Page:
2:48 — rating: ***

5. Corale “Ich bitt, o Herr, aus Herzens Grund”

Should be less neutral, static in tempo and phrasing.
1:14 (1:09) — rating: ****

Overall rating

3.8 / 5 (5 tracks)


Rudolf Lutz, J.S.Bach-Stiftung St.Gallen

On the DVD produced by the J.S. Bach Foundation St.GallenRudolf Lutz is conducting the  orchestra “schola seconda pratica“, and the “vokalensemble der schola seconda pratica“. He is assisted by the soloists Nuria Rial (soprano), Makoto Sakurada (tenor), and Dominik Wörner (bass). The choir has 14 members (4+4+3+3).

This is a live recording from a concert given on February 13th, 2009.

1. Sinfonia

Compared to Koopman: more presence, more expressive, vivid, more life, attacking, with a faster / fresher tempo — very nice!
2:58 — rating: *****

2. Recitativo (bass) “Gleichwie der Regen und Schnee vom Himmel fällt”

Very large bass voice, good diction — though this recitativo is a bit overcharged: to me, this should be more of an explanatory text introduction to the drama that follows — Dominik Wörner appears to stay in ff, is often coarse in his expression.
1:17 — rating: ****

3. Recitativo accompagnato (tenor, bass, choir) “Mein Gott, hier wird mein Herze sein”

Makoto Sakurada: what a voice: very nice, linear (not too much vibrato), with an excellent “silver lining” (the “ping”, as my vocal teacher used to call it — the ability to activate the resonances in the cavities in the skull), and very touching — the ideal voice for this part! Here now, Dominik Wörner’s dramatic, gross expression is very adequate for the text and the musical / harmonic drama in his part; the only criticism I have is that his singing is a bit short-winded at times. Also the choir is more dramatic than in Koopman’s interpretation. Note that Rudolf Lutz does not push the tempo beyond the abilities of the musicians — but he does take the choral parts slightly faster, in order to allow the choir to be more expressive.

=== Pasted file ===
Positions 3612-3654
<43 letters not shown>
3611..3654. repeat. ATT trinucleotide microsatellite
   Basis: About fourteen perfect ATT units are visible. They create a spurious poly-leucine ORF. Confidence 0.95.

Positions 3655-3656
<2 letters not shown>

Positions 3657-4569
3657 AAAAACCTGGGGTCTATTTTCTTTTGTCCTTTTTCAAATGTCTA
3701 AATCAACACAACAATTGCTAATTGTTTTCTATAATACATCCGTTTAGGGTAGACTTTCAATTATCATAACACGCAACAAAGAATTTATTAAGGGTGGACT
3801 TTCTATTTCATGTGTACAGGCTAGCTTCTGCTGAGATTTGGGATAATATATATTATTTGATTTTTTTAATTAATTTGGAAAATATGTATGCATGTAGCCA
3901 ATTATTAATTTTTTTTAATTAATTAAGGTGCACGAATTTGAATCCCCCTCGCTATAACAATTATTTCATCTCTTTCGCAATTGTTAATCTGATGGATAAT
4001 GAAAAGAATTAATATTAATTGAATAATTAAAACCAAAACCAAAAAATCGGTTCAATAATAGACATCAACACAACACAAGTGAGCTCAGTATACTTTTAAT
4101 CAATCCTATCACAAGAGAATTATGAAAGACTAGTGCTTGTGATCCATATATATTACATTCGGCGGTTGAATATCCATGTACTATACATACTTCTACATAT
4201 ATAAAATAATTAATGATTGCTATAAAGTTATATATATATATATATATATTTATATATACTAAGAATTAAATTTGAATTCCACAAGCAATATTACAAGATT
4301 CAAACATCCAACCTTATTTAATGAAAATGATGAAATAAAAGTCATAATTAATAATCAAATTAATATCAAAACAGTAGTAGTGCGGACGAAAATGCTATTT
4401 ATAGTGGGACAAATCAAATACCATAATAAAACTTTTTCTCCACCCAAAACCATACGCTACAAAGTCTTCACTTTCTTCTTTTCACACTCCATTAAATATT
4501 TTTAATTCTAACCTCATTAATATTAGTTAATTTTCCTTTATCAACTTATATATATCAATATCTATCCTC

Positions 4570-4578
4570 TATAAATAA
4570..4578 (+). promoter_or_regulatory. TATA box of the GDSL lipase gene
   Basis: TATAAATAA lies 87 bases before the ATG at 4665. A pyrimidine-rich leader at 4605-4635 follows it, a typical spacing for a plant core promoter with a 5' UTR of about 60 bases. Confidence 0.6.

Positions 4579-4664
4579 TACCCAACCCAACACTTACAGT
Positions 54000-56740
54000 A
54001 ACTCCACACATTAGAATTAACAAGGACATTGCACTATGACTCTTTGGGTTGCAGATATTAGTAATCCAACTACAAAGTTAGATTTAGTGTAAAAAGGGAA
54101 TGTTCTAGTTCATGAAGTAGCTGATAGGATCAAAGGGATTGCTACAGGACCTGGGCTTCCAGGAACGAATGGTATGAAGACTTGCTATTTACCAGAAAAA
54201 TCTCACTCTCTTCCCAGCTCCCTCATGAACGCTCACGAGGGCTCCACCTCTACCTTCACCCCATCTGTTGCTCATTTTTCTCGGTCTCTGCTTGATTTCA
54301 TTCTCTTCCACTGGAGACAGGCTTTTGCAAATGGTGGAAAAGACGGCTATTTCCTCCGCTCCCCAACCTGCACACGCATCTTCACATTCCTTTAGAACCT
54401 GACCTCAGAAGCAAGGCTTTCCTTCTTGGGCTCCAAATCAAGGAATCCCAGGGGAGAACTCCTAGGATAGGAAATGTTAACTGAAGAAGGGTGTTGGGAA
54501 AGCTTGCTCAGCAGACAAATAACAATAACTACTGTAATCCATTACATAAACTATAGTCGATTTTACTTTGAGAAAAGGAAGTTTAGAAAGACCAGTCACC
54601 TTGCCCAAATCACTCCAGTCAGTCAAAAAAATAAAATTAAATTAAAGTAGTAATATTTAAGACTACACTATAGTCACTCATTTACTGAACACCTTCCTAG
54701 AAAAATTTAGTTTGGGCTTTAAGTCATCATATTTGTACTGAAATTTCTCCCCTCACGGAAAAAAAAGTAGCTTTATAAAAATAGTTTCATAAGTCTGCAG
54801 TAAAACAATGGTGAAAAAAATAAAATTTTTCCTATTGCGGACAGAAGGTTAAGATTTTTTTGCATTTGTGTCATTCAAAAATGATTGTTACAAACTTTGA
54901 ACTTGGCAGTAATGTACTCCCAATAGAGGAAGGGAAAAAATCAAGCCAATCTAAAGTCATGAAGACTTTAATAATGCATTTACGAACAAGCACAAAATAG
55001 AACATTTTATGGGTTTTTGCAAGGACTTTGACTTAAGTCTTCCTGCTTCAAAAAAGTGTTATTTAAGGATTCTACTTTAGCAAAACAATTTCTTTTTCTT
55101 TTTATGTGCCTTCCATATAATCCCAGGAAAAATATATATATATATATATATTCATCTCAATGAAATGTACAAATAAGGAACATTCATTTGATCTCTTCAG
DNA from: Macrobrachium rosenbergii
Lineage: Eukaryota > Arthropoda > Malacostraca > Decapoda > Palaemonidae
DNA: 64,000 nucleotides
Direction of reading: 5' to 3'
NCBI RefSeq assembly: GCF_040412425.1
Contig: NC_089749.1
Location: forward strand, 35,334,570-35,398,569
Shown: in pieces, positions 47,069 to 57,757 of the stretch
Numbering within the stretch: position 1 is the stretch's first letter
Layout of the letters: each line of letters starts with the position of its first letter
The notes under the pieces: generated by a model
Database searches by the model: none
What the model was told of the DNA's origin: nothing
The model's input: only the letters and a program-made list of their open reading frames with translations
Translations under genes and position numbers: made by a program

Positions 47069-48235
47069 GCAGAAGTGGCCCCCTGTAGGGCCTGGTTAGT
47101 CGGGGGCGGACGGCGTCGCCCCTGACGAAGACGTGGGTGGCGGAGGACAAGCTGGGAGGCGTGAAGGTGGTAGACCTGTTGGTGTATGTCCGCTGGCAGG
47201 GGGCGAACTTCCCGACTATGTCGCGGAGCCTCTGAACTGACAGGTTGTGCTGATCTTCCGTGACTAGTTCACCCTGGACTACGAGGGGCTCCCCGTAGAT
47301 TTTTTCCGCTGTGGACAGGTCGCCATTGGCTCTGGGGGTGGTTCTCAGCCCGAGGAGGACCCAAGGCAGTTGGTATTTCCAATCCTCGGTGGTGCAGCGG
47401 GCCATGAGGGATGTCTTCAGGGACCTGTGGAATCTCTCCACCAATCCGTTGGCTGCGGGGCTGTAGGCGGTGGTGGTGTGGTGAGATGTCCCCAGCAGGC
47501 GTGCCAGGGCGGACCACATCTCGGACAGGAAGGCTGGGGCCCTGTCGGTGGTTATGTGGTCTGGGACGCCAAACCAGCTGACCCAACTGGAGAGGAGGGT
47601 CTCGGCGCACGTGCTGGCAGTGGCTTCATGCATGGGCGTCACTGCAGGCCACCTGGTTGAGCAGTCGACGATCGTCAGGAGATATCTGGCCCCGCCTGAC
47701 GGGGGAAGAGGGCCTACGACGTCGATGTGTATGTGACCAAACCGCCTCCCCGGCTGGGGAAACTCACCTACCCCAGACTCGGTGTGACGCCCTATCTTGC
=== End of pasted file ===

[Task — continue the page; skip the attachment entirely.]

5:35 — rating: ****

4. Aria (soprano) “Mein Seelenschatz ist Gottes Wort”

Listening to Nuria Rial is just as much of a pleasure as in the Cantata BWV 140 (see there for more comments): there’s much more life, her singing is more vivid and more expressive / dramatic than Barbara Schlick’s!
2:52 — rating: *****

5. Corale “Ich bitt, o Herr, aus Herzens Grund”

Expressive, excellent phrasing!
0:54 — rating: *****

Overall rating

4.6 / 5 (5 tracks)


Conclusion:

Once more, the interpretation by Rudolf Lutz and the J.S. Bach Foundation St.Gallen is my clear favorite, as already in the Cantata BWV 140: Koopman’s interpretation falls even more behind in BWV 18 — but OK, this was one of the earliest recordings in Koopman’s cantata collection. The addition of the Weimar version of two movements in the latter interpretation is not much of an advantage — to most listeners, the difference in the listening experience is negligible, if not academic.